By Abigail Freeman

Months after the City of Boston selected Millennium Partners’ proposal to develop a multipurpose tower at 115 Winthrop Square, advocates for public landmarks continue to fight against this construction, as it violates state shadow laws, according to Liz Vizza, executive director of the Friends of the Public Garden, an organization dedicated to improving Boston’s public parks.

The site at Winthrop Square is currently occupied by a four-story parking garage that was condemned in May 2013, according to a statement from Millennium Partners.

Millennium Partners was selected by the city on Aug. 3, 2016 out of six different submissions from development teams, according to the statement.

Millennium Partners submitted their proposal in March 2016 for a tower up to 725 feet “that must contribute substantially to the image of downtown Boston’s skyline [and] that is emblematic of the future of Boston’s downtown,” according to the statement.

Vizza said the Winthrop Square project would damage Boston’s parks if exempt from the state’s shadow laws.

“This arrangement sets … a standard for allowing the shadow to have a permanent impact on these parks,” Vizza said. “This shadow alone isn’t going to kill these parks or the horticulture, but it adds more shadow on parks that are already shaded.”

The city will receive a total of $153 million from Millennium Partners with the tower project, and Boston Mayor Martin Walsh has determined that the first $102 million will be invested into Boston parks and affordable housing, according to a fact sheet from the Boston Planning and Development Agency.

While the Friends of the Public Garden recognizes that Walsh will use the money from Millennium Partners to improve Boston parks, Vizza said the funding should be obtained without compromising the protection of the parks.

“Since they’re the people’s parks, the people deserve a voice in deciding how they’re protected and how the city grows with them at the heart of the matter, thinking innovatively about how we can revitalize this garage site,” Vizza said. “We can get the financial benefits for the city that we all agree are a good thing while strengthening and protecting these parks.”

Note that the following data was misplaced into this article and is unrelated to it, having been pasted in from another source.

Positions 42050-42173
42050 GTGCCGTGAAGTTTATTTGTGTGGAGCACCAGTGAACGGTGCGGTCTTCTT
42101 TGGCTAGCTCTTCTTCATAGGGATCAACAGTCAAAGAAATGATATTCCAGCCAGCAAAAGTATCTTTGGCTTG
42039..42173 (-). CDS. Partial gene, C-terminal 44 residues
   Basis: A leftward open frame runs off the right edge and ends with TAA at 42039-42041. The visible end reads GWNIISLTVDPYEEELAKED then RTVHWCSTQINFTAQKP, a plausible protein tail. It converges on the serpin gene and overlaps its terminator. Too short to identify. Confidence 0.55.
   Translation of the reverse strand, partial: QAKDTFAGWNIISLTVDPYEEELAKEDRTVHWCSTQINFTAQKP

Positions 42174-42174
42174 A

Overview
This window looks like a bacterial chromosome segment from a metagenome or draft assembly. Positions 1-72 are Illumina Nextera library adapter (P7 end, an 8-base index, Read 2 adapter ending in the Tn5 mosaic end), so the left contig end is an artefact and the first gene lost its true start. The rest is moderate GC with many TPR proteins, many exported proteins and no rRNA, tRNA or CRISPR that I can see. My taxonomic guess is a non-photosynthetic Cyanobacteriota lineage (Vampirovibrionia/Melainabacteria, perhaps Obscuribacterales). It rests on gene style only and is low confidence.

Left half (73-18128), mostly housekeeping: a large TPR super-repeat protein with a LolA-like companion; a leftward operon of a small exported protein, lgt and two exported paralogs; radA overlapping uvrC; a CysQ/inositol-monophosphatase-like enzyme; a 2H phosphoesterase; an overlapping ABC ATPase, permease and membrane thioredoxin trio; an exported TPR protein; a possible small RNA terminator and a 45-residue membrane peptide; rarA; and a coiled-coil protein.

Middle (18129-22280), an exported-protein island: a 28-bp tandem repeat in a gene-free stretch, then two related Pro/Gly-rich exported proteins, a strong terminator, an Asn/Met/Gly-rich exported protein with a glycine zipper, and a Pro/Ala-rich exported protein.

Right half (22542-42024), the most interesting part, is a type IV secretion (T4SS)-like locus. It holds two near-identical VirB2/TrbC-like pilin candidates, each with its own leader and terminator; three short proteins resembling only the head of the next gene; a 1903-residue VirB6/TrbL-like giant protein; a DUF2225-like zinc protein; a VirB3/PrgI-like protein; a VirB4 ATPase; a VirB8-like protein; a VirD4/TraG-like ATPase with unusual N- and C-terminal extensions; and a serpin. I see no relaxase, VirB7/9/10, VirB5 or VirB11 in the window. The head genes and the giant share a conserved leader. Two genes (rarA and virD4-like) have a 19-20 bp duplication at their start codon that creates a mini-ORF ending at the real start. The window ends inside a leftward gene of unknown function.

Vizza said Boston has grown as a community in terms of evaluating projects and their impact on resources since state shadow laws were put in place for the Public Garden in 1993 and the Boston Common in 1990.

“Those two laws were put in place that provided for robust development over the last two and a half decades while protecting these parks from excessive shadows, which means that there are allowable shadows,” Vizza said.

The Friends of the Public Garden have met with the BPDA to discuss development in accordance with the shadow laws, Vizza said.

“We continue to have a respectful disagreement about this project, but a close partnership with the city on all things regarding these parks and how to preserve them and enhance them, and encourage people to use them in the right way,” Vizza said.

Vizza said she hopes this project will not start a trend of future projects that will be exempt from the law to be built.

“[The Winthrop tower project] also creates a blueprint for another proposal in the future, and another either developer or future mayor to see this as an opportunity to amend the laws for their building,” Vizza said.

A shadow will be cast over the Boston Common and Public Garden as a result of the tower’s height, although according to the fact sheet, the shadow will not qualify for the shadow bank, which is the maximum amount that a shadow can exceed the limit under state law in the Midtown Cultural District.

Several Boston residents expressed varying opinions about the idea of a new tower in Winthrop Square.

Matthew D’Intino, 24, of Back Bay, said residents could see a decrease in rates for rent as a result of the condos in the new building.

“The added supply of condos should drop rent prices, which I think will benefit everyone,” D’Intino said. “It’s also good to see the city growing.”

Christine Dornbach, 33, of Fenway, said the tower would change the atmosphere of the Winthrop Square area.

“I would think the tower would stop [Winthrop Square] from having a more residential, homey feel,” Dornbach said. “I would say people in Winthrop are probably upset about it.”

Olivia Shelton, 20, of Brighton, said she does not see the need for another apartment and office complex, especially if it is being built at the expense of a landmark like the Public Garden.

“I don’t see how it could cause too much damage but I also don’t see it as a good thing for people to live there if it’s just going to be another expensive apartment building that only people in their 50s can afford,” Shelton said.

Tags: 115 Winthrop SquareAbigail FreemanBack BayBoston Commonboston mayor martin walshBoston Planning and Development AgencyBrightonChristine DornbachCity of BostonFenwayFriends of the Public GardenLiz Vizza,Matthew D’IntinoMidtown Cultural Districtmillennium partnersOlivia SheltonPublic Garden

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